US, Cuba eye new era in relations
Updated: 2016-03-21 08:02
By Agencies in Havana(China Daily)
Journalists at tents near Havana's Capitol as they prepare for US President Barack Obama's visit. AFP
Trip to serve as a powerful symbol of relationship Havana, Washington are now working to establish
Eyeing a new future with the United States, Cubans are preparing their famed capital for a long-awaited visit by US President Barack Obama, who will make history when Air Force One touches down in Havana.
Obama's visit to the island nation will serve as a powerful symbol of the relationship that the US and Cuba are now forging. For Obama, the trip offers one of the last, best chances to advance the diplomatic opening with President Raul Castro before Obama leaves office next year.
Ahead of Obama's arrival, US flags were raised in parts of Havana alongside Cuban flags, an improbable image for those who lived through a half-century in which the US and Cuba were bitter foes. Cubans were hard at work cleaning up Old Havana and giving buildings a fresh coat of paint, as the city buzzed in anticipation of Obama's visit.
Not in nearly 90 years has a sitting American president visited Cuba.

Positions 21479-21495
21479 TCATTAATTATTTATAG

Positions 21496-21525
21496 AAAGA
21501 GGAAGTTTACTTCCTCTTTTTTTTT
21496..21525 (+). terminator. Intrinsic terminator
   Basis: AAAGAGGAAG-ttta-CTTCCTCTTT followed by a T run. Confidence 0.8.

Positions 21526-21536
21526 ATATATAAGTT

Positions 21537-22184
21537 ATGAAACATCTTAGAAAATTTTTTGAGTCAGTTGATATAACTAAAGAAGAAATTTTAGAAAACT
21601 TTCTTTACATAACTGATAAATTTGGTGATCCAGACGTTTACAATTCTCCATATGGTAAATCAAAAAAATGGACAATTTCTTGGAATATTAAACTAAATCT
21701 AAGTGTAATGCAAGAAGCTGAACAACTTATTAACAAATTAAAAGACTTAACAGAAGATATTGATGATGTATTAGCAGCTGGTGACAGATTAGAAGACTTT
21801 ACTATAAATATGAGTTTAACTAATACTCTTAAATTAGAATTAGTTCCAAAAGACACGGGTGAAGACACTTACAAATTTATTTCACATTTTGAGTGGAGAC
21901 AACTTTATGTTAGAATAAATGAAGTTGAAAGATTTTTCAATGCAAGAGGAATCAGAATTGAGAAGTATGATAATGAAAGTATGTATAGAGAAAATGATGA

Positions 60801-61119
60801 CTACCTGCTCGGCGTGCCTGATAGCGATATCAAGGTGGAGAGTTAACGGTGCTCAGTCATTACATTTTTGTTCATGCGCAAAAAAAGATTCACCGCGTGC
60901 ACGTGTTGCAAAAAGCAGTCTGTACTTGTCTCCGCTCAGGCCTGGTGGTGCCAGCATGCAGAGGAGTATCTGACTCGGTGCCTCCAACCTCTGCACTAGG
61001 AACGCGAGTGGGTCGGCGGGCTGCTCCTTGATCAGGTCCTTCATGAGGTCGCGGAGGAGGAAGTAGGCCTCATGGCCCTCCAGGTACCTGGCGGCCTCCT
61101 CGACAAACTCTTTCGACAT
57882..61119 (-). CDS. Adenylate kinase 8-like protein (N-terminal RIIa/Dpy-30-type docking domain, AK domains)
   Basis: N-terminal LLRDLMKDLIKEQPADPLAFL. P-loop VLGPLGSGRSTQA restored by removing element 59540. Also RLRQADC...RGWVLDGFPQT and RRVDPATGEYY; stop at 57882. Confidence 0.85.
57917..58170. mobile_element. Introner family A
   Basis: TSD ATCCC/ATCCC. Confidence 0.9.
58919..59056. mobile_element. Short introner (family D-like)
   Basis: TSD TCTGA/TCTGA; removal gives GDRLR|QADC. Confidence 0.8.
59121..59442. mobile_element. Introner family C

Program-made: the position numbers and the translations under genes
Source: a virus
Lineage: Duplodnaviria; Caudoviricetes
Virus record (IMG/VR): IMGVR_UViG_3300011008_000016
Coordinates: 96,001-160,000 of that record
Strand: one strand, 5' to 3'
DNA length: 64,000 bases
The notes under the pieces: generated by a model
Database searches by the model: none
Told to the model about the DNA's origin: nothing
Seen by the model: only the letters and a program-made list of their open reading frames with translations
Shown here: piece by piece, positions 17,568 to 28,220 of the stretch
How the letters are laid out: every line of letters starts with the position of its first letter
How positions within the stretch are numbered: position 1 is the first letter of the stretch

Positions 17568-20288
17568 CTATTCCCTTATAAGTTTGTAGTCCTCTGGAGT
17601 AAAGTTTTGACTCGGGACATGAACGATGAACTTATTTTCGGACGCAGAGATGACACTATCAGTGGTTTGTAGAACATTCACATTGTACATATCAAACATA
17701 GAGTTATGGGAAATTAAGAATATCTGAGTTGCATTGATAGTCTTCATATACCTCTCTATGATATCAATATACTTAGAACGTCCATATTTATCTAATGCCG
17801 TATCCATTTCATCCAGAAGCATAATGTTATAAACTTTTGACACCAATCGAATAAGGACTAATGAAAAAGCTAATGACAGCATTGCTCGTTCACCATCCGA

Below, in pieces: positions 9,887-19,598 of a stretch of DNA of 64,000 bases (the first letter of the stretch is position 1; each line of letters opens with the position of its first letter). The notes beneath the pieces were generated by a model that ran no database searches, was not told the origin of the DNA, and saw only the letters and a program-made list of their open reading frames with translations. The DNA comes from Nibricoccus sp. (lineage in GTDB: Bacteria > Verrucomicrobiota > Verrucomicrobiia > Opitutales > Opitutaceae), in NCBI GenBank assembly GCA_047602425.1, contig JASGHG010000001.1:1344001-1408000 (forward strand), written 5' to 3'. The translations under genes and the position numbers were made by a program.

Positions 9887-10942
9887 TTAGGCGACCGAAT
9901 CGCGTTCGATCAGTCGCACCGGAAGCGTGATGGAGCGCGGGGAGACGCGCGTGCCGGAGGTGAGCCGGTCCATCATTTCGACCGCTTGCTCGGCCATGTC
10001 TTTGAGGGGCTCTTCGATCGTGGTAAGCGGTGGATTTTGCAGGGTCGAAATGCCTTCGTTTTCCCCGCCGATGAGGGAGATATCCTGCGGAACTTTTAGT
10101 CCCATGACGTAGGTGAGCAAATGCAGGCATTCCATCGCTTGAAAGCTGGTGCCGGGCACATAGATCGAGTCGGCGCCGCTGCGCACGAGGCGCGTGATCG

Joined by his wife and daughters, Obama will stroll the streets of Old Havana and meet with Castro in his presidential offices. He'll join baseball-crazed Cubans for a historic game between their beloved national team and Major League Baseball's Tampa Bay Rays.
Ahead of his trip, Obama further lifted restrictions on Cuba, easing travel restrictions for Americans and restoring Cuba's access to the global financial system.
Since rapprochement the two sides have restored diplomatic ties, signed commercial deals on telecommunications and scheduled airline service, and expanded cooperation on law enforcement and environmental protection.
"Obama has been brave for agreeing to relations with Cuba," said school teacher Elena Gonzalez, 43.
Major differences remain, notably the 54-year-old economic embargo of Cuba. Obama has asked Congress to rescind it but has been blocked by the Republican leadership. Instead, Obama has used executive authority to loosen trade and travel restrictions.
Cuba also complains about the continued occupation of the naval base at Guantanamo Bay, which Obama has said is not up for discussion, and US support for dissidents and anti-government broadcasts beamed into Cuba.
"There are many years of mistrust and we are not going to change our system, our values," said Ileana Valdes, 55, a nurse.
"Times change and it's great that we have relations with the United States, even though they still impose the embargo," said Barbaro Echevarria, 28, a medical student. "But we can't blame all our problems on the US embargo."
While in Havana, Obama will attend a state dinner, honor a Cuban independence hero and meet with local entrepreneurs. His televised speech at the Grand Theater of Havana is expected to deal with both political and economic issues on the island, White House aides said.
However, Cuban Foreign Minister Bruno Rodriguez rebuked Obama ahead of the trip for suggesting that he would use the visit to promote change. Invoking the 1959 revolution, Rodriguez said Cubans had already "empowered themselves decades ago".
AP - Reuters